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unerring word of God. And "let God be "true, and every man a liar."

But the punishment here denounced, includes not only corporeal; but spiritual death. As the body has no life, but when united to the soul, so neither can the soul enjoy any thing that deserves the name of life, but when it is united to God; that is, when its will accords with His; when it feels the animating and comforting influence of his grace, and has all its faculties consecrated to his service. Then the soul enjoys a divine life; it inhabits an upper region; it dwells with God; receives His light; bears his image, and is "satisfied "with his likeness."-But when the soul forsakes God, it forsakes its only true happiness, sinks into baseness and impurity, and feels influenced by nothing, but by the most sordid, narrow, and contemptible considerations. It becomes the aversion of all wise and good beings; the mere creature of this perishing world; content to bury, here, all its high celestial hopes, and be, as the Scriptures awfully expresses it, “dead "in trespasses and sins."-Most deplorable case!-When I commit my beloved friend

to the dust, I can, scarce, bear up, under the afflictive stroke; and hasten, in silence and in solitude, to give vent to the fulness of my sorrow. But had he lived, and yet been dead to the fear and love of God; dead to all concern about his soul, and its eternal salvation, my heart should, then, have been pierced with far keener anguish.

-How did such a case, affect and melt the heart of the holy and compassionate Jesus! He cried, and wept while he cried;

"If thou hadst known, even thou, at "least in this thy day, the things which belong unto thy peace!-but now, they are "hid from thine

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Yet, how many such pitiable characters, do we daily meet with on every side!-Behold that slave of wealth! His whole time and attention are engaged in seeking what he may never obtain; and which, though obtained, can neither abide with him long, nor yield him real satisfaction during its abode. Suppose him to have, even, all the success which, in this vain world, can be enjoyed ;-suppose him continually adding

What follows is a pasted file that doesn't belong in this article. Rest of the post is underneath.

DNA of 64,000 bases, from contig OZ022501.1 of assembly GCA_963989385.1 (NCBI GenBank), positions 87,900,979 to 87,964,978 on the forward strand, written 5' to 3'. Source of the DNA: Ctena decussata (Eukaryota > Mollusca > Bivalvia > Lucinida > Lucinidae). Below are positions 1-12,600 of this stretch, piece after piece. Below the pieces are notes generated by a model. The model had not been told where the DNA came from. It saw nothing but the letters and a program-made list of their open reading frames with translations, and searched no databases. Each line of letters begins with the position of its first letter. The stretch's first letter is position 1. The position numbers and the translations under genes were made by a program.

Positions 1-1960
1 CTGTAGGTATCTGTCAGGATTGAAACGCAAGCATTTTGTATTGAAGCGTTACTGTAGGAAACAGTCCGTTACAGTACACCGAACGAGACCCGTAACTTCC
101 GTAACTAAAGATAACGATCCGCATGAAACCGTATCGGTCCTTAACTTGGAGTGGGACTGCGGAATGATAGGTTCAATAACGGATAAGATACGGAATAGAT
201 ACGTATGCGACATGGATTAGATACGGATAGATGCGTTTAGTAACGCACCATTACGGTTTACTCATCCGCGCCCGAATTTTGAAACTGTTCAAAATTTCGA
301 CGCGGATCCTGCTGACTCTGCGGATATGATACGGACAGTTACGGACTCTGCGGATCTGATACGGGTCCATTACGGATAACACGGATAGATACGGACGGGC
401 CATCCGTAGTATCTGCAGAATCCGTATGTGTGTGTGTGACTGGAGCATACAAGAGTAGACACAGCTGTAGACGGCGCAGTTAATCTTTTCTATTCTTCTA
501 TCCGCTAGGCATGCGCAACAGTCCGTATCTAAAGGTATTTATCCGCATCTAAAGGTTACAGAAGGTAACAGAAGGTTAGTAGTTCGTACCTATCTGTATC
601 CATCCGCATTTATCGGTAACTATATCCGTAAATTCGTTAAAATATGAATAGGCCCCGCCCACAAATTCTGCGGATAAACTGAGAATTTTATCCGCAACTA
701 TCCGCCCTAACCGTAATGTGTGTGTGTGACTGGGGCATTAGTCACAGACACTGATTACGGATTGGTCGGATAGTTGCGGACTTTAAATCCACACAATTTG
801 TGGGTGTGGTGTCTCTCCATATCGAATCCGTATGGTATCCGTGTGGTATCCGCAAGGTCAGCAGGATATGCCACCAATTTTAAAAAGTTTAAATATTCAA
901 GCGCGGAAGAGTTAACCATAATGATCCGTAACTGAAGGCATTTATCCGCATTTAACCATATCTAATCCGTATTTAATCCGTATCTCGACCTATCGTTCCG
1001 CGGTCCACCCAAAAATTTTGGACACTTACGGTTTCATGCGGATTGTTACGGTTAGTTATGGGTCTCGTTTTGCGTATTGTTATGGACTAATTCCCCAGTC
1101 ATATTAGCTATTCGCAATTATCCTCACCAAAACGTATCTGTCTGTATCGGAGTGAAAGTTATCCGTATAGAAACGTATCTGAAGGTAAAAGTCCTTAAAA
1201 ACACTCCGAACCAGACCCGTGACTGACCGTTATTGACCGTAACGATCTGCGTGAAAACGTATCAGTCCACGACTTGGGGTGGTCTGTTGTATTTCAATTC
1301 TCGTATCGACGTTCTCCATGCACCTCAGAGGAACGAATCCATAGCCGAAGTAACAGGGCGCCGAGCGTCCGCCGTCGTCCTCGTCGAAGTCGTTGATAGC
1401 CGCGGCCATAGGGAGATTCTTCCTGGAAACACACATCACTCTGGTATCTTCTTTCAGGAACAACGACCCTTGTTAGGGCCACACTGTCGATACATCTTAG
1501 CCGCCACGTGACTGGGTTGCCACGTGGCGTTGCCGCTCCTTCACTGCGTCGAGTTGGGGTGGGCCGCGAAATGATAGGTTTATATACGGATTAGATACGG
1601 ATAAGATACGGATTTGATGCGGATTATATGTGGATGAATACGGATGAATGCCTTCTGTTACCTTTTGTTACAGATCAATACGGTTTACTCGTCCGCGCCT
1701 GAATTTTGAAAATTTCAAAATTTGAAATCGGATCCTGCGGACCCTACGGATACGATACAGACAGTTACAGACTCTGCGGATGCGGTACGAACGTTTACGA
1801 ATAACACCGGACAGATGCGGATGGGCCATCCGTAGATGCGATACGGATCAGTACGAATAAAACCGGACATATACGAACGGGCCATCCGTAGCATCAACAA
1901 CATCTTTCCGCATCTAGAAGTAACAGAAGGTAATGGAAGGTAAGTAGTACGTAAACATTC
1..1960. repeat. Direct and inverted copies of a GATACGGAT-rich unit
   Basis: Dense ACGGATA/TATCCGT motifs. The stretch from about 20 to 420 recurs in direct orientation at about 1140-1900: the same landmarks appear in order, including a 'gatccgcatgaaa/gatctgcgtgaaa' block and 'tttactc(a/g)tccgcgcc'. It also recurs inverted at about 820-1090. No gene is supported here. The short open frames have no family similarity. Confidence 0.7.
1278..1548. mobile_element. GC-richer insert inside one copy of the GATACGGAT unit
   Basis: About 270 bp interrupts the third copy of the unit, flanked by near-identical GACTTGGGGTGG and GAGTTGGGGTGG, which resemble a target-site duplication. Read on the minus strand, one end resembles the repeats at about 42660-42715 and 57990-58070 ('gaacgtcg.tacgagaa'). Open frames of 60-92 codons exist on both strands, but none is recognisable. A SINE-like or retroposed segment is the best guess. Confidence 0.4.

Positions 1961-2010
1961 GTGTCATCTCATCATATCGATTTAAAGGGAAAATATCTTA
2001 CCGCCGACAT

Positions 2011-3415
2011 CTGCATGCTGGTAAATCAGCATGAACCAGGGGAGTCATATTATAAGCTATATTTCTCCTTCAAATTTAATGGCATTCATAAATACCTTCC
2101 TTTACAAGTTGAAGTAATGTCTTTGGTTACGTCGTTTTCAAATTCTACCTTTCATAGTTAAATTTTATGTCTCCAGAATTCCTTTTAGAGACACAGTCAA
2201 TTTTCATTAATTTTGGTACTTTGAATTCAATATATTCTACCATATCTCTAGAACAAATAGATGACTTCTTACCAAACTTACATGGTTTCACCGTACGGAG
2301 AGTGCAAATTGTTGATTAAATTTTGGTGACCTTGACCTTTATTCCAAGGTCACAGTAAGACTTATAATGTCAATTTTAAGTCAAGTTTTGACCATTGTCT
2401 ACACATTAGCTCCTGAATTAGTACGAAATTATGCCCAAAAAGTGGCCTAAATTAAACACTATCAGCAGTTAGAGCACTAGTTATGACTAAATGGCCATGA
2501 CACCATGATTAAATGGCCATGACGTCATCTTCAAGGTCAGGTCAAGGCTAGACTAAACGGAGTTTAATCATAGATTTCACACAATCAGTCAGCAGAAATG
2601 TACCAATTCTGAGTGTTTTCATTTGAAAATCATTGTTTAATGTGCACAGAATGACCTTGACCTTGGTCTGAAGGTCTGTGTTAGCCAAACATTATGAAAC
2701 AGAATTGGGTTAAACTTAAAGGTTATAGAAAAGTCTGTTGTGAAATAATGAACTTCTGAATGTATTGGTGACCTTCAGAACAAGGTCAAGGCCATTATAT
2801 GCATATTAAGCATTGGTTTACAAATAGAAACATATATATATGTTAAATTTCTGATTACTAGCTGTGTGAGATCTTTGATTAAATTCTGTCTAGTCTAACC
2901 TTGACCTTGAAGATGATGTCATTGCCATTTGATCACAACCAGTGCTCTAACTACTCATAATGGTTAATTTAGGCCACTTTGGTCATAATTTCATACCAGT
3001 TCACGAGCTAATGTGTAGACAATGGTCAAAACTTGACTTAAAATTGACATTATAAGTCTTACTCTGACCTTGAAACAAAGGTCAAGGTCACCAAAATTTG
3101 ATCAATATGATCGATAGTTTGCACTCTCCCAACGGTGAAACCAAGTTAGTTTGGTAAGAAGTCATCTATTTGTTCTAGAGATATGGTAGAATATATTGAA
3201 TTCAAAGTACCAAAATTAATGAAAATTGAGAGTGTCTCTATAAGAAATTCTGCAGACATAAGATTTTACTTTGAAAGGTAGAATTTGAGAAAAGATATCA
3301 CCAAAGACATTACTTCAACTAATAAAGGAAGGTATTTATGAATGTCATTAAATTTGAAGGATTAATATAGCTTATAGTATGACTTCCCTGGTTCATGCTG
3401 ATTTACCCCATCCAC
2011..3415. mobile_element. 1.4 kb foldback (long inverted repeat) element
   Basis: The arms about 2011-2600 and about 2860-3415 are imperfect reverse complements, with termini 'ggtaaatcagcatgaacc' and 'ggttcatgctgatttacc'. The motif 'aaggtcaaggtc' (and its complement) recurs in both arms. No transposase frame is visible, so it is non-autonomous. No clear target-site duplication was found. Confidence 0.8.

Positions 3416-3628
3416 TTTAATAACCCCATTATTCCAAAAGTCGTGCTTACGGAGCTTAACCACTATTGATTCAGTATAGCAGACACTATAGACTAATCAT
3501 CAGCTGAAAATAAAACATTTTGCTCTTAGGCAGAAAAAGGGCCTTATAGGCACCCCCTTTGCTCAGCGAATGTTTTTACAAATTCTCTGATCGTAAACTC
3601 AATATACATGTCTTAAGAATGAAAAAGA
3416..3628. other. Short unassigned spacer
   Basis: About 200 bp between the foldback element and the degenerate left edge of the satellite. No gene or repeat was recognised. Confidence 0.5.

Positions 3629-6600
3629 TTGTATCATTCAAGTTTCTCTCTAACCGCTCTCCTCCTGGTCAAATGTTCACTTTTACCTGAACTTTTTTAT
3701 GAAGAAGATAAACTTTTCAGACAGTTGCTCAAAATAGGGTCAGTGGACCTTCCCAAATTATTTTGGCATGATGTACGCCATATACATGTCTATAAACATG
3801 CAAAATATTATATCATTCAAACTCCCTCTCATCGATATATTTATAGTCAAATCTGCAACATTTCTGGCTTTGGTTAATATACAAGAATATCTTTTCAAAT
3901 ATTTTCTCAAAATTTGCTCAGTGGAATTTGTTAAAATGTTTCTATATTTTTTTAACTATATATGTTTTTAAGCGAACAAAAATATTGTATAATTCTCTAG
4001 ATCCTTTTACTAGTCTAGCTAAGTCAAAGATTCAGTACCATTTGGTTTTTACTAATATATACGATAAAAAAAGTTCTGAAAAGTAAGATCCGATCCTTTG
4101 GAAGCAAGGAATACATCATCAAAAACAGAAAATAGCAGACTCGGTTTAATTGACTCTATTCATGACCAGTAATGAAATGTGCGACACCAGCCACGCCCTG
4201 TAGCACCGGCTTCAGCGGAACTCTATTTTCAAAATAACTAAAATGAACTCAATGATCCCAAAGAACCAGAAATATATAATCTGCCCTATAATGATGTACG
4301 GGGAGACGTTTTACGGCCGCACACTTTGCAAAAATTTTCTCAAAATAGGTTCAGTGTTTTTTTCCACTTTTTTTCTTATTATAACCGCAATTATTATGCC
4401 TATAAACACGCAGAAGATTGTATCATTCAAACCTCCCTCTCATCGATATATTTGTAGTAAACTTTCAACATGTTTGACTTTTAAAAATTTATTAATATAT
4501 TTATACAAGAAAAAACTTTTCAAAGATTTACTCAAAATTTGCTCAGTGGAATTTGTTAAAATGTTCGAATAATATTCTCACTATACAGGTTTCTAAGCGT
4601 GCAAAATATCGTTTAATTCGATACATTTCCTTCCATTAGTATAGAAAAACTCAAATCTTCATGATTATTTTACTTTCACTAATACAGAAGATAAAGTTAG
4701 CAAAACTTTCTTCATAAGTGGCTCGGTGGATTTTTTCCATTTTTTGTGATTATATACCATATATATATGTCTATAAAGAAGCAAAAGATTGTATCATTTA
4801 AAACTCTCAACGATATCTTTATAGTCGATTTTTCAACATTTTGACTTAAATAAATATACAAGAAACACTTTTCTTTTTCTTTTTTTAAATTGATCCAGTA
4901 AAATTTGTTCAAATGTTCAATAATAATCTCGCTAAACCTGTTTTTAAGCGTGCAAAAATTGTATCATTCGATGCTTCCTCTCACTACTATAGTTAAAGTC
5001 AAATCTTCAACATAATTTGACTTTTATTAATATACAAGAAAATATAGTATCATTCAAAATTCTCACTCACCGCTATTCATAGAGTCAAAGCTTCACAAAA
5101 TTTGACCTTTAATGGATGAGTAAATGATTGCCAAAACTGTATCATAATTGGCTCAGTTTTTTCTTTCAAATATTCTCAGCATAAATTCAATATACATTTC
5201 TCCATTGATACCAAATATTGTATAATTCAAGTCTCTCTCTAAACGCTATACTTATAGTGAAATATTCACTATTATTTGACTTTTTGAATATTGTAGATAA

* Luke xix. 42.

"house to house and field to field;" yet will all this make him truly happy?—No, -there is still an aching void, which the whole world can never fill. His heart is severed from its proper object. Disappointment, and anxiety, and fear, prey upon his spirit. He is" without hope, and without "God in the world." He liveth in sin, and is dead while he liveth.

Behold, again, the man of pleasure! He covets only the coarse gratification of his senses. Terrene passion is indulged without controul, while heaven-descended reaşon seems neglected and forgotten. Where is the boasted dignity of his nature; what worth does he display, and what true pleasure does he enjoy ?-Loathsome wretch! I see only a walking monument of folly and shame; of pollution and guilt.-He too, is "without hope, and without God in the "world." He too, liveth in sin, and is dead while he liveth.

Behold, also, the slave of ambition! His sole object is earthly honour. To be talked of, to be applauded, to acquire, what is called, a name, he will plan, and labour, and

sacrifice every thing. Egregious folly!But thus he lives, and thus he dies, and with a few vain words inscribed upon his grave-stone, he sinks into the dust and is no more seen. But, is this acting the part of a rational being? Is this living the life of an immortal?—It is grasping the shadow, and neglecting the substance. It is forfeiting true glory and honour, and courting disgrace, and degradation, and ruin.-Ah! infatuated man! thou too, art "without "hope, and without God in the world." Thou too, livest in sin, and art dead whilst thou livest.

In the same melancholy, dreadful state, are all those, of every description, who "mind earthly things," and neglect the improvement and salvation of the soul,who neglect the "one thing needful." They are far from God, the source of good, the Fountain of life; and while far from Him, they must perish. Distance from God implies sin; and "the wages of sin is death."

But this death becomes far more awful, when extended to a future world.

then, called "the second death.'


It is, Then,

there is not only deprivation of happiness; but positive infliction of incalculable misery. In every attentive and feeling mind, this must give rise to the most painful and melancholy reflections.-Millions of reasonable beings, naturally immortal and capable of infinite improvement, bereaved of all their hopes; cast away from God and bliss, and sunk in destruction!-What can be imagined more shocking? But here, even imagination fails. Presumption itself, dares not attempt description. It is as impossible to paint the horrors of hell, as the joys of heaven. When an object is infinite, the mind sinks under it, absorbed and confounded.

This is an awful subject, and it demands deep and serious reflection.-How should it rouse the careless; alarm the hypocrites, and stimulate even Christians!

HOW SHOULd it rouse tHE CARELESS!Strange! that any should be careless of their souls! of their immortal happiness Were we not all daily witnesses of the fact, we could not believe that a rational being could be careless, when life and death depended.

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